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Because calling a flush() to get every entities persist from memory to database. So if I use call too much unnecessary flush(), it could take much time therefore not a good choice for the performance. Here is a scenario that I don't know when to call a flush()?

//Order and Item have Bidirectional Relationships
Order ord = New ord("my first order");
Item item = New Item("tv",10);

//...process item and ord object

em.persist(ord);//em is an instance of EntityManager
em.flush();// No.1 flush()

item.setOrder(ord);
em.persist(item);

Set<Item> items= new HashSet<Item>();
items.add(item);
ord.setItems(items);

em.flush();// No.2 flush()

My question is: calling of the No.1 flush could be avoid or not?

The things I worried is: in order to do the item.setOrder(ord), we need an database id of ord. And calling only em.persist(ord) cannot generate an database id, so I have to call the em.flush() before item.setOrder(ord). So what's your opinion guys?

Thanks in advance.

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2 Answers 2

up vote 3 down vote accepted

i should first construct the structure, and after that persist everything.

Order ord = New ord("my first order");
Item item = New Item("tv",10);

item.setOrder(ord);

Set<Item> items= new HashSet<Item>();
items.add(item);
ord.setItems(items);

em.persist(ord);

In this way, you persist the whole tree in one call and is flush not needed.

In good object design, you should use the way duffymo described to wire your objects.

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Thank you Salandur! yes, I think I could do the constrction of the objects in transient status and persist the parent (if in the mapping file, the children collections are set cascade). Finally I could do the flush(). –  Kewei Jun 5 '09 at 16:28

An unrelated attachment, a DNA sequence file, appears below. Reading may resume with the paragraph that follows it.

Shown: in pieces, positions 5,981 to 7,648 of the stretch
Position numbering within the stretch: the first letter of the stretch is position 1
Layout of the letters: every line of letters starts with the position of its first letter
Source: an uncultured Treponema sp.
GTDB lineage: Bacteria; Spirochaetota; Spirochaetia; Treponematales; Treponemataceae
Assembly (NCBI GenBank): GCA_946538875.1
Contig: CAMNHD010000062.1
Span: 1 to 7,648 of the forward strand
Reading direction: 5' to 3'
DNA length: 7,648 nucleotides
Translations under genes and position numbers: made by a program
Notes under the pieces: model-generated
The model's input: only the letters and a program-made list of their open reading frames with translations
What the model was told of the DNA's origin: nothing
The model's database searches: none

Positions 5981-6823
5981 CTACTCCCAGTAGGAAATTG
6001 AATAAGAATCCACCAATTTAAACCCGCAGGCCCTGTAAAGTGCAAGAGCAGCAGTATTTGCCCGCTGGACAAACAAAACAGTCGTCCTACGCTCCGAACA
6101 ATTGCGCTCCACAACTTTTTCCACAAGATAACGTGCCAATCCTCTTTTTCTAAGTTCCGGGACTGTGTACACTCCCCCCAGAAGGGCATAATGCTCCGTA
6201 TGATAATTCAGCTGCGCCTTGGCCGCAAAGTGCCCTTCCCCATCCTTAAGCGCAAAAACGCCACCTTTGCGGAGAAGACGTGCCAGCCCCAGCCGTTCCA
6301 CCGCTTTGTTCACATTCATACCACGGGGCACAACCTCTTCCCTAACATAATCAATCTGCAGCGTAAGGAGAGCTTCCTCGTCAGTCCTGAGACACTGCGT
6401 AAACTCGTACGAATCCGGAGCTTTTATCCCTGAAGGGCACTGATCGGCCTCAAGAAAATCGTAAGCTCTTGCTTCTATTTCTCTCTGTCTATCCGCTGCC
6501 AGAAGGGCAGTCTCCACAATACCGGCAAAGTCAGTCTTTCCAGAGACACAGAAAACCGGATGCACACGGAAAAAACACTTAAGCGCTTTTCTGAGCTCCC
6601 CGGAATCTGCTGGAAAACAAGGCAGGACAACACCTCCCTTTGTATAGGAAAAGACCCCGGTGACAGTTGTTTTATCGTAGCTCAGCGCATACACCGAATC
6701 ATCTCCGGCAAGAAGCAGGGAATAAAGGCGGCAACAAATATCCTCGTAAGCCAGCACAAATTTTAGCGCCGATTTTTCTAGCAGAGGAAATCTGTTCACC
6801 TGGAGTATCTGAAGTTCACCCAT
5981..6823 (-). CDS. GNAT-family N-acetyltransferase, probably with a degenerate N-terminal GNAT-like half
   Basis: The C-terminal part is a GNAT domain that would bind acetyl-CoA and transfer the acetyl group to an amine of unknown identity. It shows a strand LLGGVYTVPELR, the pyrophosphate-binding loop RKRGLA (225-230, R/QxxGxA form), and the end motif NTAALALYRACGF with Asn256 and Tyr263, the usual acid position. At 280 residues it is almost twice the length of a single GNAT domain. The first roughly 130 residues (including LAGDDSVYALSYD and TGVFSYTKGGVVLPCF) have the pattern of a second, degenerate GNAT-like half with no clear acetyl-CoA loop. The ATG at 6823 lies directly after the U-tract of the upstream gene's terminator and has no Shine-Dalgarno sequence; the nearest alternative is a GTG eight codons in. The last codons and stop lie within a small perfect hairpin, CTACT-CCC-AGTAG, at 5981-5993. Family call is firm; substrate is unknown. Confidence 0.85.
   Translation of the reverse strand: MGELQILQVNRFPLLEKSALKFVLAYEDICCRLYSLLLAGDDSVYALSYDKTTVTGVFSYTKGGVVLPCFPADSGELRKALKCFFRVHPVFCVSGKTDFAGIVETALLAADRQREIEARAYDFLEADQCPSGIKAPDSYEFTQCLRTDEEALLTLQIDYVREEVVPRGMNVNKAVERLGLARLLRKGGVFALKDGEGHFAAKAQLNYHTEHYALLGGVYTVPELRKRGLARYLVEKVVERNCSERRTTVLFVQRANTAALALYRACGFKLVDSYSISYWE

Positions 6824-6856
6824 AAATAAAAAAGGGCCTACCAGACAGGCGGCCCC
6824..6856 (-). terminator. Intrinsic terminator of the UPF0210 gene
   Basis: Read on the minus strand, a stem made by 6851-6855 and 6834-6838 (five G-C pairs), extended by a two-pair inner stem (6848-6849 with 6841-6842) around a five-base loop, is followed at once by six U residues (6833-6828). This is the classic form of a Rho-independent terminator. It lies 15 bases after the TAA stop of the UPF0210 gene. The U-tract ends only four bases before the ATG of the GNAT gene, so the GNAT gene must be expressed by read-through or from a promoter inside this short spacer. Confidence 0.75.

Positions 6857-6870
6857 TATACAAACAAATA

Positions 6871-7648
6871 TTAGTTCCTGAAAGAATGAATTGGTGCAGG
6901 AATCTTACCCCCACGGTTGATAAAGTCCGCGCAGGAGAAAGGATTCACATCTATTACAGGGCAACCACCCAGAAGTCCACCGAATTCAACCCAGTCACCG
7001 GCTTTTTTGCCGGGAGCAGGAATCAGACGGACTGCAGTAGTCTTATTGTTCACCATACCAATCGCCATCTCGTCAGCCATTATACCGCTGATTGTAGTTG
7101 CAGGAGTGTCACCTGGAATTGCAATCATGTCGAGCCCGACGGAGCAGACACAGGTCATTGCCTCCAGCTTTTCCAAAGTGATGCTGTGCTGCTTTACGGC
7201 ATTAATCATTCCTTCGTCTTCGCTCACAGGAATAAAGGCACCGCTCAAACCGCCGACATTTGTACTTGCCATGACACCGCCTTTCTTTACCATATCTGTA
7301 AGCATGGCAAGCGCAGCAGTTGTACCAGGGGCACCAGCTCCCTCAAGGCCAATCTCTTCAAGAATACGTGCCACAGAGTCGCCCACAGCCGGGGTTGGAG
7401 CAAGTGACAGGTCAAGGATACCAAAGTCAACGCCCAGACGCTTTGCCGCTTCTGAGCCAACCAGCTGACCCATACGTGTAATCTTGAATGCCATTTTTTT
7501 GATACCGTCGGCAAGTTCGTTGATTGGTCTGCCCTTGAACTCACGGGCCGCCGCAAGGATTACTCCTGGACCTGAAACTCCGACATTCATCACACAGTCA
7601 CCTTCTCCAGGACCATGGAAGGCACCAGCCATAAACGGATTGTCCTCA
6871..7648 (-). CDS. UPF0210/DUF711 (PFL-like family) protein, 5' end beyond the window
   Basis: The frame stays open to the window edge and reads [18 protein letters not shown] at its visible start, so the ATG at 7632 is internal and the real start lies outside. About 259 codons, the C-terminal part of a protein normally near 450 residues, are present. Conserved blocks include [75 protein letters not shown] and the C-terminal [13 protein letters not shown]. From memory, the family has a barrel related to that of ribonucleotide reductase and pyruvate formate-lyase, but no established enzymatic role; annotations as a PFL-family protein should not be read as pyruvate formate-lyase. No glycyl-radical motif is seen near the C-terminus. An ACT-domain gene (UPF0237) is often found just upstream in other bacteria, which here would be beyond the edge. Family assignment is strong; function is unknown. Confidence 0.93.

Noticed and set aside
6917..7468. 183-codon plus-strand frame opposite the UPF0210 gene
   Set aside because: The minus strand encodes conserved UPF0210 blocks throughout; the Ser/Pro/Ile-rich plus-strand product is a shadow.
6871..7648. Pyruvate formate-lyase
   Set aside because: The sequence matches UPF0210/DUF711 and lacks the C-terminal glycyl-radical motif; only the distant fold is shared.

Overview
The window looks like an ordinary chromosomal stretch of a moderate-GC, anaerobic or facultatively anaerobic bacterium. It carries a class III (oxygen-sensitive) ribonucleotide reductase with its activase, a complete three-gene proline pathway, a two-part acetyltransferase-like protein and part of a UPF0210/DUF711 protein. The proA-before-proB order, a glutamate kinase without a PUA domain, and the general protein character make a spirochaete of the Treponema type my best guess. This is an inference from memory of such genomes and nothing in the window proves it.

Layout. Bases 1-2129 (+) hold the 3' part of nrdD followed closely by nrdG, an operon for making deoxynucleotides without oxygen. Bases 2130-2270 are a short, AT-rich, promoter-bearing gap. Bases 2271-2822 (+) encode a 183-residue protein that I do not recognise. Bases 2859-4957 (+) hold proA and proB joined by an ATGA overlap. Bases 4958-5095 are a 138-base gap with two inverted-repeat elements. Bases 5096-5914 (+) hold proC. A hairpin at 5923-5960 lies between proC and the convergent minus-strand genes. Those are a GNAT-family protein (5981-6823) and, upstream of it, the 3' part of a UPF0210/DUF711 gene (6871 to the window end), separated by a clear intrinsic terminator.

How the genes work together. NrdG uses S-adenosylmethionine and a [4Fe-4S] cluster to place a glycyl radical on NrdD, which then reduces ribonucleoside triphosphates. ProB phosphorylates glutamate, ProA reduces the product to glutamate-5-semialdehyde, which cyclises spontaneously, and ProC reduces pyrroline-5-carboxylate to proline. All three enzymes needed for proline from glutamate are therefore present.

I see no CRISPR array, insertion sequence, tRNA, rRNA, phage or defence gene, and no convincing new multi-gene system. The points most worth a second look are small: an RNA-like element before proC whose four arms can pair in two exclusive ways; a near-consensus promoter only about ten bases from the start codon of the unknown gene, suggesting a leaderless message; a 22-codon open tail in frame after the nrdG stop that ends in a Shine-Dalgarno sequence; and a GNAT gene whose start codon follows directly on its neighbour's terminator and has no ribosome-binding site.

did you say flush() is not neccesary? –  Jaime Hablutzel Jun 17 '11 at 2:40

I think you should be doing all this in a transactional context and let it handle these issues for you.

You need to embed the bidirectional relationship in the objects:

class Parent
{
    private List<Child> children;

    public boolean addChild(Child c)
    {
        c.setParent(this); // this is the key piece

        return this.children.add(c);
    }
}

class Child
{
   private Parent parent;

   public void setParent(Parent p)
   {
      this.parent = p;
   }
}
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Thanks, you are right! and your embed the bidirectional relationship can makes my code clear now! –  Kewei Jun 5 '09 at 16:25

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